Astonishingly similar: valley networks on Mars bear a strong resemblance to those in terrestrial arid landscapes. Researchers have been able to demonstrate this using the angles of river valley branches. From this, they infer that Mars had a primeval climate in which sporadic heavy precipitation eroded valleys.
The surface of Mars bears structures that resemble river networks on Earth. Scientists therefore assume that there must once have been enough water on the red planet to feed streams that incised channels into the subsoil.
For years, however, researchers have debated the origins of this water: was it rainwater that caused streams and rivers to swell? Or did ice in the soil melt due to volcanic activity, and seep out to form rivers? Each of these scenarios leads to a completely different conclusion about the climatic history of the red planet.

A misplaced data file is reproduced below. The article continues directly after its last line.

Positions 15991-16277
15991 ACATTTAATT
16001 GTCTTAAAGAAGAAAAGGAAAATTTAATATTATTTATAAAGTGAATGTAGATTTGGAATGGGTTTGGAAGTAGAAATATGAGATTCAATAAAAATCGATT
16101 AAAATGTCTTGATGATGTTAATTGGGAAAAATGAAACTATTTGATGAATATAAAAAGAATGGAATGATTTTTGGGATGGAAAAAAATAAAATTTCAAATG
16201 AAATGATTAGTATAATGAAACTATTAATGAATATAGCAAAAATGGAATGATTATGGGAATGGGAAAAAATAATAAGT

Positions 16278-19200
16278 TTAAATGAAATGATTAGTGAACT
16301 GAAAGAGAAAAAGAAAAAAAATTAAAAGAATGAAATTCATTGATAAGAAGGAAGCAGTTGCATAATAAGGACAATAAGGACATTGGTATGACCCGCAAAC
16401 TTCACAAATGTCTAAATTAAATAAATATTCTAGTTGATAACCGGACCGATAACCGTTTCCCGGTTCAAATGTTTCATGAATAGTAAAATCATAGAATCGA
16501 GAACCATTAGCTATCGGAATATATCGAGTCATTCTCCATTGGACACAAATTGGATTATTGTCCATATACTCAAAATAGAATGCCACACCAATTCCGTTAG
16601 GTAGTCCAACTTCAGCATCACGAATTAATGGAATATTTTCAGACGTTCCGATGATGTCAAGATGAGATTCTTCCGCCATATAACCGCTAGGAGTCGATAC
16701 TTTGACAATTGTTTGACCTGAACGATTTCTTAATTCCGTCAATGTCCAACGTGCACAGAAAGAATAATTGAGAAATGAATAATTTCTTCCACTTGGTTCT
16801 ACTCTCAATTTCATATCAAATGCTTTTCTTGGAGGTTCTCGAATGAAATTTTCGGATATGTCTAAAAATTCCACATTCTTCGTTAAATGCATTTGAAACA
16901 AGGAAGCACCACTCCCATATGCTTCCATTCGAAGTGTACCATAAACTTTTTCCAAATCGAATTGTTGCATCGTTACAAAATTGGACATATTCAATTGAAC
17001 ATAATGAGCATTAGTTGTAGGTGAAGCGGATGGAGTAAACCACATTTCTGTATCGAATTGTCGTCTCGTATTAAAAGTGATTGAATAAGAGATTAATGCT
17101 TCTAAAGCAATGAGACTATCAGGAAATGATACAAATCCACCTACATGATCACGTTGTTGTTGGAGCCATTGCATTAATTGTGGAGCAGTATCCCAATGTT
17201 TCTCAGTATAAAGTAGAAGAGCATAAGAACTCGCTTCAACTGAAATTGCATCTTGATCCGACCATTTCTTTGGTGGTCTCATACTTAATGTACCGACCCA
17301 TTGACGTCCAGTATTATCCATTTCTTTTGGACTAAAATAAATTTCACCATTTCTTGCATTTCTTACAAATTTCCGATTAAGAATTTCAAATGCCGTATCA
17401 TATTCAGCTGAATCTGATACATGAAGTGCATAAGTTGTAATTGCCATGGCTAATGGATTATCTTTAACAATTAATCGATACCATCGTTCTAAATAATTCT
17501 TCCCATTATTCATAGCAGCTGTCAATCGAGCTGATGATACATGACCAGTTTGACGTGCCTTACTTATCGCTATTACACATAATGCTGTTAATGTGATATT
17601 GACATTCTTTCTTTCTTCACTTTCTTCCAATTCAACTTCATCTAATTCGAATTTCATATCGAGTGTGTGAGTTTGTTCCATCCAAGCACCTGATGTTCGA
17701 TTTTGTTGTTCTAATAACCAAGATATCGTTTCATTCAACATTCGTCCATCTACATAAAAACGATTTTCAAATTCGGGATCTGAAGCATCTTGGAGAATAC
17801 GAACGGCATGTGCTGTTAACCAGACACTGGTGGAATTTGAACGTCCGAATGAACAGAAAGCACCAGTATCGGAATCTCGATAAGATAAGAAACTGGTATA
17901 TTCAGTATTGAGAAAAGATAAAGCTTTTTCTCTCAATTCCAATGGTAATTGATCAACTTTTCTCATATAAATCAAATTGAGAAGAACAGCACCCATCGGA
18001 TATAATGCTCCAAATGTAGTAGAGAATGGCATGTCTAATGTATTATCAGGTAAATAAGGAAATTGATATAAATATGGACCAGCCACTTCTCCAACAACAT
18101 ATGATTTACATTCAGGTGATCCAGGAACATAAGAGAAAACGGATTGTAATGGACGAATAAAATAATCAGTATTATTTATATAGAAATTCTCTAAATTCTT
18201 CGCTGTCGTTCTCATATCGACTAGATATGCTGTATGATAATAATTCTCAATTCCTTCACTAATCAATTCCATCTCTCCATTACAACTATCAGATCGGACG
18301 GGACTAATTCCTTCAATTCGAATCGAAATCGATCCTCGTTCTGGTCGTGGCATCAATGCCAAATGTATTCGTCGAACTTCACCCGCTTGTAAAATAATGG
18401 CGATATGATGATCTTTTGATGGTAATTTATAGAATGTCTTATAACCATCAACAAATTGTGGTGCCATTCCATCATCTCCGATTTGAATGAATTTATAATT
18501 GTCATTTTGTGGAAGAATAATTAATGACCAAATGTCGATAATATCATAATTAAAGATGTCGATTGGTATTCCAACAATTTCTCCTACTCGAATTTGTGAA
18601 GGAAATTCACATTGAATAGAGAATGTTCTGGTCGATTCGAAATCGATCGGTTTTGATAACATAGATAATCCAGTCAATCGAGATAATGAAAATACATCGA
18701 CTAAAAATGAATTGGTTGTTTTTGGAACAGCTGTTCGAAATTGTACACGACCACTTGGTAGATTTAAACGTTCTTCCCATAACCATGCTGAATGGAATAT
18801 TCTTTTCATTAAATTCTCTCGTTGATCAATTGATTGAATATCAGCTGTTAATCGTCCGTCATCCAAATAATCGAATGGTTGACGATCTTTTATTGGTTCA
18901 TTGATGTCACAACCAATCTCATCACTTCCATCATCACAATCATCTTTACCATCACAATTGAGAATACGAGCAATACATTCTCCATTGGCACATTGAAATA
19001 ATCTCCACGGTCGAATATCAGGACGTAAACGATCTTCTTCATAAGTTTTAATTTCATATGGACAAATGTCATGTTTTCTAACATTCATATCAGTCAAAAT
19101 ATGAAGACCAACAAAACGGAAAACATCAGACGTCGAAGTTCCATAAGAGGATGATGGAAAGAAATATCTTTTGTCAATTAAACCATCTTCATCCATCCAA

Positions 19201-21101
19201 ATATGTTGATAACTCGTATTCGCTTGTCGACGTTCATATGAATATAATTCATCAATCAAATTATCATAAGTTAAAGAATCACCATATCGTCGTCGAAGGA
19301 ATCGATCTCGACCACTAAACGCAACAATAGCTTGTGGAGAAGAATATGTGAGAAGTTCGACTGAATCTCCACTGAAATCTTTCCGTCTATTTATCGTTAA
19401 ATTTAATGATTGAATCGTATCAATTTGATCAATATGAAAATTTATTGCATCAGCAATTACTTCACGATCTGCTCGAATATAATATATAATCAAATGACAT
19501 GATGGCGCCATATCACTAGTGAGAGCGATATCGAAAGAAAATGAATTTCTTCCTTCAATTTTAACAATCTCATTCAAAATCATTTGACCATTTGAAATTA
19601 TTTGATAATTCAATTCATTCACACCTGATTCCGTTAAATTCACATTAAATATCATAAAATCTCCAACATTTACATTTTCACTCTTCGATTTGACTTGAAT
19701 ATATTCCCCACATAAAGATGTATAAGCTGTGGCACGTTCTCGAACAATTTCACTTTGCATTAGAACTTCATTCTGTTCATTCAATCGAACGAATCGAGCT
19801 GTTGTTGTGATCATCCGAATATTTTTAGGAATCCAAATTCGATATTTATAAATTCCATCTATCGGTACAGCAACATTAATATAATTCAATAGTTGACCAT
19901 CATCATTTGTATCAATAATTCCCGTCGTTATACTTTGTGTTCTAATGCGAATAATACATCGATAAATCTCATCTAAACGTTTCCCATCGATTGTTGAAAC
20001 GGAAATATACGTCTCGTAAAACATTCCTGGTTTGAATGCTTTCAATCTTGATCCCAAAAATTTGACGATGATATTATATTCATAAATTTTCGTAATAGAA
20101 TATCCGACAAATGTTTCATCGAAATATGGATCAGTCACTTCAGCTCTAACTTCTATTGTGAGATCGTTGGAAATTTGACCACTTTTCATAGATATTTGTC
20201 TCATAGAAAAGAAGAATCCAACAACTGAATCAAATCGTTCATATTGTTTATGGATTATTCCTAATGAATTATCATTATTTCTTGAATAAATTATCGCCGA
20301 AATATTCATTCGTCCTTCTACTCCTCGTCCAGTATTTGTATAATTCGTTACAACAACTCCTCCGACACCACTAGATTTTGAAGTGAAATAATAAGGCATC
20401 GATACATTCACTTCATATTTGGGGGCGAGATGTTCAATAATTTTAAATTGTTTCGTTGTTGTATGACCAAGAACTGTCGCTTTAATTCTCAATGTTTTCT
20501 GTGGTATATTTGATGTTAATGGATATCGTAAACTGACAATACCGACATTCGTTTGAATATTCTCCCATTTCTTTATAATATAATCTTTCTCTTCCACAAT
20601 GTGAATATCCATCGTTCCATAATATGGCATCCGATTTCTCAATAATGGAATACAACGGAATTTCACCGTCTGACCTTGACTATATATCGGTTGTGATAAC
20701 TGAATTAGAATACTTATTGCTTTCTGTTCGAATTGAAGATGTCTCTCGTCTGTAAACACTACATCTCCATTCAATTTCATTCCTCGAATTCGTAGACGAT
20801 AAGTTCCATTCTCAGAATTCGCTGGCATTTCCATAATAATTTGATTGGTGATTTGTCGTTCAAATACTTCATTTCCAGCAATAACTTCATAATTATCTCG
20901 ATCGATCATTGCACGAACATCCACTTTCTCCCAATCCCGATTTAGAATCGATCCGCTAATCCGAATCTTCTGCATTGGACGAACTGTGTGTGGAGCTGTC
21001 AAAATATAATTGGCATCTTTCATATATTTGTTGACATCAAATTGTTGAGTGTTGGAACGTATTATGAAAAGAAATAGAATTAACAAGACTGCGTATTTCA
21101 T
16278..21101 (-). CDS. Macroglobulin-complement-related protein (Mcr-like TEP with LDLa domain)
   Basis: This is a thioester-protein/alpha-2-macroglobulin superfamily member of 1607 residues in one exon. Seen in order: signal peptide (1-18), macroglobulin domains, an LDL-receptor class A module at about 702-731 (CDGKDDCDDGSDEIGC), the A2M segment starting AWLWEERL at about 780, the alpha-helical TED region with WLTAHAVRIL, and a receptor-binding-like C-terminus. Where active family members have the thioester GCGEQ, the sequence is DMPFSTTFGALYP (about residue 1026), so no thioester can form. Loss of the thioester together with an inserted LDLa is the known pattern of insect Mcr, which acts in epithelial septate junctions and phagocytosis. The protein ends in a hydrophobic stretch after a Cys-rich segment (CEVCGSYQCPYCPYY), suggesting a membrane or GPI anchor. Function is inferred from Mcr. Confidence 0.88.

A new study [published in Science Advances] now suggests that the branching structure of the former river networks on Mars has parallels with terrestrial arid landscapes. This has been demonstrated in a recent paper published in Science Advances by physicists Hansjörg Seybold and James Kirchner from ETH’s Institute for Terrestrial Ecosystems, and planetary scientist Edwin Kite from the University of Chicago.
Using statistics from all mapped river valleys on Mars, the researchers conclude that the contours still visible today must have been created by surface run-off of (rain)water. They therefore exclude the influence of groundwater or melt water from the soil as a dominant process for shaping these features. [More at links]